Introduction to Comparative Politics: Political Systems in Contemporary Europe

Course Information
TitleΕισαγωγή στη Συγκριτική Πολιτική: τα Πολιτικά Συστήματα στη Σύγχρονη Ευρώπη / Introduction to Comparative Politics: Political Systems in Contemporary Europe
FacultyEconomic and Political Sciences
SchoolPolitical Sciences
Cycle / Level1st / Undergraduate
Teaching PeriodSpring
CoordinatorIoannis Papageorgiou
Course ID100001042

Class Information
Academic Year2018 – 2019
Class PeriodSpring
Faculty Instructors
Weekly Hours3
Class ID
Course Type 2016-2020
  • Background
  • General Knowledge
Course Type 2011-2015
General Foundation
Mode of Delivery
  • Face to face
Digital Course Content
The course is also offered to exchange programme students.
Language of Instruction
  • Greek (Instruction, Examination)
Learning Outcomes
Upon successful completion of the course, the students will be able to: Understand the basic concepts of comparing political systems, to relate these concepts to specific political characteristics and to distinguish the essential from the secondary elements of a political system Have the ability to compare the key elements of political systems Have a comprehensive overview of the basic political systems of Western Europe as well as a good knowledge of the main causes for their formation
General Competences
  • Apply knowledge in practice
  • Retrieve, analyse and synthesise data and information, with the use of necessary technologies
  • Work in an international context
Course Content (Syllabus)
The course comprises two main parts. In the first place, an introduction to the methodology and the basic characteristics of comparative politics as they have developed today. In this context, students shall become familiar with the basic concepts related to the different types of political systems (democratic or authoritarian systems) the functioning of a political system (the concepts of sovereignty, authority, political representation), the main elements of a political system (such as the relationship between the government and the people, the concept of separation of powers and the party party and electoral systems). In a second part, the course examines the main political systems of Western Europe and the USA. In this context, it analyzes the various types of political systems by reference to one or more countries: it thus examines the U.S. political system as a model of the presidential system, the political system of Britain as a model of parliamentary system and political system of France model of the semi-presidential one. It also considers the political systems in other major European countries (such as Germany, Italy and Spain). This second section, although focusing on the current institutional relationships between the political structures of modern states, does not only analyze the current situation of each country’s political system; it also examines the reasons for the way the system has been shaped as it is - with emphasis on the historical context and the social and economic motives that led to the formulation of these specific systems. The course structure is as follows: 1. Background and conceptual framework of comparative politics - what do we compare, why we compare. What is comparative governance. 2. Types and categories of political systems. 3. Public Policies. Concepts and elements of state policies today. 4. A history of European political systems. The concept of separation of powers. Parliamentarianism and democracy. 5. The "pure" parliamentarianism: the British political system. History, institutions, actors, society. The role of the “custom”. 6. The "tempered” parliamentarianism: the case if the German political system. History, institutions, actors, society. The role of the Chancellor. 7. The presidential system: History, institutions, actors, society in the United States. 8. Efforts to reconcile the presidential and parliamentary systems. The French semi-presidential system. The role of the President of the Republic. 9. Other European political systems: Italy. From multipartism to the bipolar system. 10. Other European political systems: Spain. History, institutions, actors, society. Regionalism and federalism. 11. Other European political systems: The multiparty systems of Benelux and the Nordic countries - the tradition of coalition governments. 12. Other European political systems. The political systems in Eastern Europe. 13. Review.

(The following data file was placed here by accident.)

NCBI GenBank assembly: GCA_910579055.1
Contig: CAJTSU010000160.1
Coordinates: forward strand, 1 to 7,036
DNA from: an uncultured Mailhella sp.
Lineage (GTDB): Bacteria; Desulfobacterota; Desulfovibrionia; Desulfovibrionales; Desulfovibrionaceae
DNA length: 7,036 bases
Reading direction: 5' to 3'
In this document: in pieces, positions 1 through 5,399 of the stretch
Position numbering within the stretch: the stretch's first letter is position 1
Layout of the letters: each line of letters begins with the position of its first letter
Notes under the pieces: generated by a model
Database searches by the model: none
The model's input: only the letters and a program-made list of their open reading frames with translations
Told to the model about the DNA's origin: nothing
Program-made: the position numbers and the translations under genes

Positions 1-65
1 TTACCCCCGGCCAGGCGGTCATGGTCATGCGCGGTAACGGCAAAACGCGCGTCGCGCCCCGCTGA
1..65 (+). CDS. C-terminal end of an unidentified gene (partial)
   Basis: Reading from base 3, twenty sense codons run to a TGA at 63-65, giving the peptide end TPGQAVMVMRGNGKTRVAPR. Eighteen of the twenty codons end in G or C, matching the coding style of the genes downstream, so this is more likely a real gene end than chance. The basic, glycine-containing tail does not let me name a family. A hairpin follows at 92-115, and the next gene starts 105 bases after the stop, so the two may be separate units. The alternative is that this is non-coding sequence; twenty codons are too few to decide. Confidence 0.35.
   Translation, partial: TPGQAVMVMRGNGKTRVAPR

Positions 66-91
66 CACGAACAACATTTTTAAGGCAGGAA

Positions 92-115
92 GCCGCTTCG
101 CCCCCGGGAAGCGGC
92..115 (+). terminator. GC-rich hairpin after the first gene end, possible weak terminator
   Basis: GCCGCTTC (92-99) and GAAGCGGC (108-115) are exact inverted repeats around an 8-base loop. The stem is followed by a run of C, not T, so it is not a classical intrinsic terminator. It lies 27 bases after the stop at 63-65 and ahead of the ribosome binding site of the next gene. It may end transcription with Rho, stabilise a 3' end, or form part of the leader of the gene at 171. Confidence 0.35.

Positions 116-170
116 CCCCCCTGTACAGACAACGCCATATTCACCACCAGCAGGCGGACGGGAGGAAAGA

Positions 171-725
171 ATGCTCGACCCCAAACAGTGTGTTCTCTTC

Educational Material Types
  • Slide presentations
  • Audio
  • Multimedia
  • Book
Use of Information and Communication Technologies
Use of ICT
  • Use of ICT in Course Teaching
  • Use of ICT in Communication with Students
The course is entirely constructed and presented in the form of POWER POINT presentations which can be found in the course’s website. In addition, other audiovisual material is used in classroom to support and enhance understanding of the course content.
Course Organization
Reading Assigment923.3
Student Assessment
two tests during the semester (15% each for the final grade). Final examination (70% for the final grade).
Student Assessment methods
  • Written Exam with Multiple Choice Questions (Summative)
  • Written Exam with Short Answer Questions (Summative)
  • Written Exam with Extended Answer Questions (Summative)
Course Bibliography (Eudoxus)
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